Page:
Everything Is Physics

I’m man enough to admit running a conventional single stack 1911 pistol all day long can leave my mitts feeling a bit violated. It’s worse if the gun sports aggressive checkering on the mainspring housing. How brutalized you feel’s a function of recoil pressure.

Pressure, to the typical high school Physics student, is force per unit area. Distributing force out over a broad area can make mean stuff seem nicer. The ground pressure of an M1 Abrams tank weighing 136,000 lbs., for instance, is around 15 pounds per square inch (psi) because of its broad track system. The ground pressure exerted by a 105-lb. supermodel in stiletto heels is, by contrast, around 470 psi. Despite the remarkable weight disparity, the supermodel sinks faster into the mud because of her higher ground pressure.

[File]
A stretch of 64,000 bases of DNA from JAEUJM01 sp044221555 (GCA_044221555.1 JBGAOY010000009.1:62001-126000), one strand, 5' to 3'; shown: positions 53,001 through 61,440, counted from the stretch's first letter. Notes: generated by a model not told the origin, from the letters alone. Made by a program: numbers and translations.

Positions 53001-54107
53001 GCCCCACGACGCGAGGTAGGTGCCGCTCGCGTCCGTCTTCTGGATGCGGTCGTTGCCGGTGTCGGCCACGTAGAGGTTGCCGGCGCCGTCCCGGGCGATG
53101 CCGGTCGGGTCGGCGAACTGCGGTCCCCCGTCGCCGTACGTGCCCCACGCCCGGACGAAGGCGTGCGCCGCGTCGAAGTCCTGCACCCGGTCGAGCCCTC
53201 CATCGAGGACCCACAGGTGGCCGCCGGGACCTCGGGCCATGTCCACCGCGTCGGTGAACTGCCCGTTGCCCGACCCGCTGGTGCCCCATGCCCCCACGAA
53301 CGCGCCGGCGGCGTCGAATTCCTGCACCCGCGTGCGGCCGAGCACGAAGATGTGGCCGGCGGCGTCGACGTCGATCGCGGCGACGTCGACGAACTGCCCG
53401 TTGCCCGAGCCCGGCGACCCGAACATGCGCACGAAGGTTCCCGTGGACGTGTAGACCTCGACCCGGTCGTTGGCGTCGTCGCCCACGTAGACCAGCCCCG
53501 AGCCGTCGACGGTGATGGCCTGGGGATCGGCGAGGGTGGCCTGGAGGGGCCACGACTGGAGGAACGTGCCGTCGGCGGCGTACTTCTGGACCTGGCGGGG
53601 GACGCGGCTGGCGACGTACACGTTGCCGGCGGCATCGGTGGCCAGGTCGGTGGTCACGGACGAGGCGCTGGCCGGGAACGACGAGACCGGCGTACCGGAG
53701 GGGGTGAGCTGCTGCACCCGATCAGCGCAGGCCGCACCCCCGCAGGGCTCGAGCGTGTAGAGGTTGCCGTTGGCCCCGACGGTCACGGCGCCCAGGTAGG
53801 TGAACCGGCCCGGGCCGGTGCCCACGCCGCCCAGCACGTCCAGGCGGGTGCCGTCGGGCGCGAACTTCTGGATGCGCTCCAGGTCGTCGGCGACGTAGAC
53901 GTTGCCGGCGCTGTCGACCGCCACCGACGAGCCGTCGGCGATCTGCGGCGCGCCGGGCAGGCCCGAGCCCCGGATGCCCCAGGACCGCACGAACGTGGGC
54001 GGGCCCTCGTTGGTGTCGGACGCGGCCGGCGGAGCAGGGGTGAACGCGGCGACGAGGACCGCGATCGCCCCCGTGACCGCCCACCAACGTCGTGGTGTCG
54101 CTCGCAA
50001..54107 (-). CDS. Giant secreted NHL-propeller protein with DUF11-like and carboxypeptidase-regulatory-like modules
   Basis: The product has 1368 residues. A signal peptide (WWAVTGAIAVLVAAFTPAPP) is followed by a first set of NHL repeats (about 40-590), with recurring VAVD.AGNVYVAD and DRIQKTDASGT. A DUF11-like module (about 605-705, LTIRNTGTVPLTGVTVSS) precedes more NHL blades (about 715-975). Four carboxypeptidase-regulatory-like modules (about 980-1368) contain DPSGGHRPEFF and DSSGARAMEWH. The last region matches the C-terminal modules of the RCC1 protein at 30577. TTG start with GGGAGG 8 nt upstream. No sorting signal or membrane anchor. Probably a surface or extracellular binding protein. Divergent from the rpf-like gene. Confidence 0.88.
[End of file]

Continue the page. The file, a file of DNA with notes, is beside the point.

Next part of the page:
In the case of the 1911 Poly, the frame is just a bit thicker than an original. The frame accepts all manner of standard 1911 grips and the front strap comes nicely checkered to complement the mainspring housing. The end result’s a gun filling the hand just a bit better than the skinny originals, without feeling as bulky as a double-stack .45. I find the end result quite pleasant. The extra width spreads out the recoil impulse without being excessively bulky.